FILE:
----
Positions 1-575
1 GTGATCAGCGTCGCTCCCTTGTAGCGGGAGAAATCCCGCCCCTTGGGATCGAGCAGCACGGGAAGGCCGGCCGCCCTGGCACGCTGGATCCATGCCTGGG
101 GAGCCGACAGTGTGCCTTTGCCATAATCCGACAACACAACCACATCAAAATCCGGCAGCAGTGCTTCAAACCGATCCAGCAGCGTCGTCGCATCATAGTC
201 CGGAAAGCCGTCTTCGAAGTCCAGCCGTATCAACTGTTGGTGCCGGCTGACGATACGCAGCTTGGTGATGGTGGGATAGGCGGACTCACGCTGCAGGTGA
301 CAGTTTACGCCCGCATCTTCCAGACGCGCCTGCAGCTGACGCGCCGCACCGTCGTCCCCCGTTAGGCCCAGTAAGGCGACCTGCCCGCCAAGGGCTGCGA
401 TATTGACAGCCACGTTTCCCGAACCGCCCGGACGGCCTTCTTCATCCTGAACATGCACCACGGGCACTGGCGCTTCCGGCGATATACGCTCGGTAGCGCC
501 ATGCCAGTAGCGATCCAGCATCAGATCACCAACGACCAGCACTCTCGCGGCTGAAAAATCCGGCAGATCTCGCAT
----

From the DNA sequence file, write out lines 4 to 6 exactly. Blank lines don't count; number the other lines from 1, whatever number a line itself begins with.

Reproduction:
201 CGGAAAGCCGTCTTCGAAGTCCAGCCGTATCAACTGTTGGTGCCGGCTGACGATACGCAGCTTGGTGATGGTGGGATAGGCGGACTCACGCTGCAGGTGA
301 CAGTTTACGCCCGCATCTTCCAGACGCGCCTGCAGCTGACGCGCCGCACCGTCGTCCCCCGTTAGGCCCAGTAAGGCGACCTGCCCGCCAAGGGCTGCGA
401 TATTGACAGCCACGTTTCCCGAACCGCCCGGACGGCCTTCTTCATCCTGAACATGCACCACGGGCACTGGCGCTTCCGGCGATATACGCTCGGTAGCGCC